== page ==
All in all, a good day. Mission accomplished, most pleasantly. Now to see if Parks and Rec will try this trail, come summer.
I don’t get to go whale-watching very often, but when I do, I usually see something interesting and new questions frequently get stirred up.
One trip gave us a good view of humpback whales doing their locally famous bubble-net feeding. Most of us here have seen this behavior at one time or another, but somehow it has not become ‘old hat’. How does a group of whales decide which one will create the rising, circular curtain of bubbles that rings a school of little fish? How did they invent this foraging tactic in the first place? Did it really originate here, and get carried to Prince William Sound whales by a wandering Juneau whale? How do they coordinate the upward rush of several whales through the panicking fish and avoid crashing into each other?
Another trip brought a troop of Dall’s porpoises, cavorting around the bow of the ship. The group grew, as additional individuals came zooming in from who knows where. They played there for some time, to the great delight of all on board. Then they disappeared, apparently on some magical signal; suddenly they were simply gone, vanished out of sight. Why did they all gather by our ship? And why did they go?
Then, in early September, we watched a small pod of orcas cruise by Little Island, where hundreds of Steller’s sea lions, of all sizes, had hauled out. Even the few sea lions that happened to be in the water a few feet from their dry confreres on the beach did not seem to be alarmed at the orcas passing nearby. Mammal-eating orcas don’t use their sonar to find prey, because mammals can hear the beeps. So we thought that these must be a resident, fish-eating bunch of orcas, using their sonar to find fish and therefore no threat to the sea lions.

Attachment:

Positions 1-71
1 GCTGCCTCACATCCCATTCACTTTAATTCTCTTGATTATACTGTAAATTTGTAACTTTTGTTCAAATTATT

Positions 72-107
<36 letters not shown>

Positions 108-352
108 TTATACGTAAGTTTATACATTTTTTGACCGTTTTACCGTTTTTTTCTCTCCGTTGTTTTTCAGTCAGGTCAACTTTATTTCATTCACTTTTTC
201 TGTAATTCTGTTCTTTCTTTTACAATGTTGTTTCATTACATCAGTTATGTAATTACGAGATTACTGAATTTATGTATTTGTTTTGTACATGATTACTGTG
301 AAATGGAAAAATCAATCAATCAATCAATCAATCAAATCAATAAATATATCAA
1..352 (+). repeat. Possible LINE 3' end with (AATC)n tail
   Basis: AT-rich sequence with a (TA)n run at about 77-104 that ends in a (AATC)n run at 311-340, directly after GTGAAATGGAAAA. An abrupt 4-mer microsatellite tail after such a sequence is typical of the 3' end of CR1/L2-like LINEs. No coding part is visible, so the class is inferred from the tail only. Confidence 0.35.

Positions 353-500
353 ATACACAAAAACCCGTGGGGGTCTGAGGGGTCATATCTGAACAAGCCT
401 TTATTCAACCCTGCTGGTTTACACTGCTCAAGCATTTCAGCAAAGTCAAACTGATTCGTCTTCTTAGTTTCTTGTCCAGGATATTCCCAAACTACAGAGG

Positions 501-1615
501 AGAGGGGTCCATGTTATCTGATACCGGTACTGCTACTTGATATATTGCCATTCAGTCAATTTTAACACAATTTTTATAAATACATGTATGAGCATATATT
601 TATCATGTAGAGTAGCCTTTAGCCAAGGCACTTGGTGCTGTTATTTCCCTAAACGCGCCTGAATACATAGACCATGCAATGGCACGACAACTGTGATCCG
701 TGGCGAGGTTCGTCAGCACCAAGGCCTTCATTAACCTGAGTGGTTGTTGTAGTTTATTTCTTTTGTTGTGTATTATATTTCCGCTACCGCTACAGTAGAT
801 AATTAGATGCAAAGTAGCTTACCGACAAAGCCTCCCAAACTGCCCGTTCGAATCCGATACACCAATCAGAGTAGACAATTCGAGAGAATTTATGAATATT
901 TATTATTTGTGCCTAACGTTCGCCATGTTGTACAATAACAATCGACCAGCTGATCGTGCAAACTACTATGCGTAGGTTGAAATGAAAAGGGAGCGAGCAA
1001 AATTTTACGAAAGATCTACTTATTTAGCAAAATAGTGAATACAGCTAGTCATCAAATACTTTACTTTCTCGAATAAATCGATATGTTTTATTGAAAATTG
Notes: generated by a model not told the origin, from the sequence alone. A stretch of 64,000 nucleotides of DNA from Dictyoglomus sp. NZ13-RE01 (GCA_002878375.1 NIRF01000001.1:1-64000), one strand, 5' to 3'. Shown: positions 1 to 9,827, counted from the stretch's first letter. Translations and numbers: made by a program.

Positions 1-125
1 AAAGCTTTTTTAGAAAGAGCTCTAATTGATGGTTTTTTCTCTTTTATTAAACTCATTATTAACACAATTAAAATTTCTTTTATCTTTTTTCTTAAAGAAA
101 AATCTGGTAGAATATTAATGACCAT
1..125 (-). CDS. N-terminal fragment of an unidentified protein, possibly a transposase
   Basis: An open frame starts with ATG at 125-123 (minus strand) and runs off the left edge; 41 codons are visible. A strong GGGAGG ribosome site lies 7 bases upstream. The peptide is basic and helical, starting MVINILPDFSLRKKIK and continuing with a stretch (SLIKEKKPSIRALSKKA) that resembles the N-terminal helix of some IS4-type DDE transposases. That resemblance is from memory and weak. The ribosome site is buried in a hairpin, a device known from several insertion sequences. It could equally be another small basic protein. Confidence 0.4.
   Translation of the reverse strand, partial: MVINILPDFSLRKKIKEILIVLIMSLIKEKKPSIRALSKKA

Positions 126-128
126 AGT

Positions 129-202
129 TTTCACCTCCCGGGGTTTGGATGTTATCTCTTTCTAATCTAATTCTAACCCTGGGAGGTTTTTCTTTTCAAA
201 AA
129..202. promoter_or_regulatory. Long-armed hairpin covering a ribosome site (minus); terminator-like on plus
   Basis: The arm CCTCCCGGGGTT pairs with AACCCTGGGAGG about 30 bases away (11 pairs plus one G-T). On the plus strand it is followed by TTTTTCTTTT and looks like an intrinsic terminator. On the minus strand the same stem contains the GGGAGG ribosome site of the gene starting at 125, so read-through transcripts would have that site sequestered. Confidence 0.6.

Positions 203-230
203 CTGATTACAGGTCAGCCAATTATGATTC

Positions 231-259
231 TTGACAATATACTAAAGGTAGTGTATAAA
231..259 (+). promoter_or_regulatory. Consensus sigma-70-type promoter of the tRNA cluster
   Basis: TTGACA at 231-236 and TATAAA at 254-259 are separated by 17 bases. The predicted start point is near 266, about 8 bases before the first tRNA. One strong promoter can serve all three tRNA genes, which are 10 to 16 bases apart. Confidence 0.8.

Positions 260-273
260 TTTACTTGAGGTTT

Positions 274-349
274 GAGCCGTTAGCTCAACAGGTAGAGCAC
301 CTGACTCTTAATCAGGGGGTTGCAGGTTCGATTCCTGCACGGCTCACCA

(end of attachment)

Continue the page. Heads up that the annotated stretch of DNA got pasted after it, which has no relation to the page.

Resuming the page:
As the orcas went on down along Ralston Island, we learned that this was actually a group of transient, mammal-eating predators, identified by a known mark on one of them. Nevertheless, no prey was visible and they acted (to our eyes) as if they were hunting fish: sudden, brief changes of direction and quick dives. This led to the question of whether mammal-eating orcas might sometimes snack on fish as well.
Then a small band of juvenile sea lions came into view from the opposite direction, seemingly oblivious of the jinking-around orcas—until the two groups of animals were very close. Then the sea lions really freaked out, caught between the rocky shore and the orcas. Much frantic splashing and churning about! As the orcas placidly went on their way, the sea lions calmed down and swam toward Little Island. What was going on here? Mammal-eating, transient orcas with already full stomachs? Just fun and games for the orcas? Mistaken identification by the sea lions?
Later that same afternoon, we encountered a scattered group of humpbacks doing nothing very exciting. But alongside our boat there appeared a solitary sea lion with something in its teeth. That sizable something was tossed and thrashed about until it was just a rag (and a few loose bits for the attending gulls). Finally we got a closer look and saw tentacles with sucker discs, just before the whole thing disappeared down the gullet of the sea lion. The octopus was caught at depth of over four hundred feet, not a very deep dive for a sea lion.
Humans have been fascinated by orchids for ages. When we think about orchids, most of us visualize the flamboyant, exuberant, gaudy floral displays produced chiefly by tropical species or by the activities of avid orchid breeders. Fair enough, but…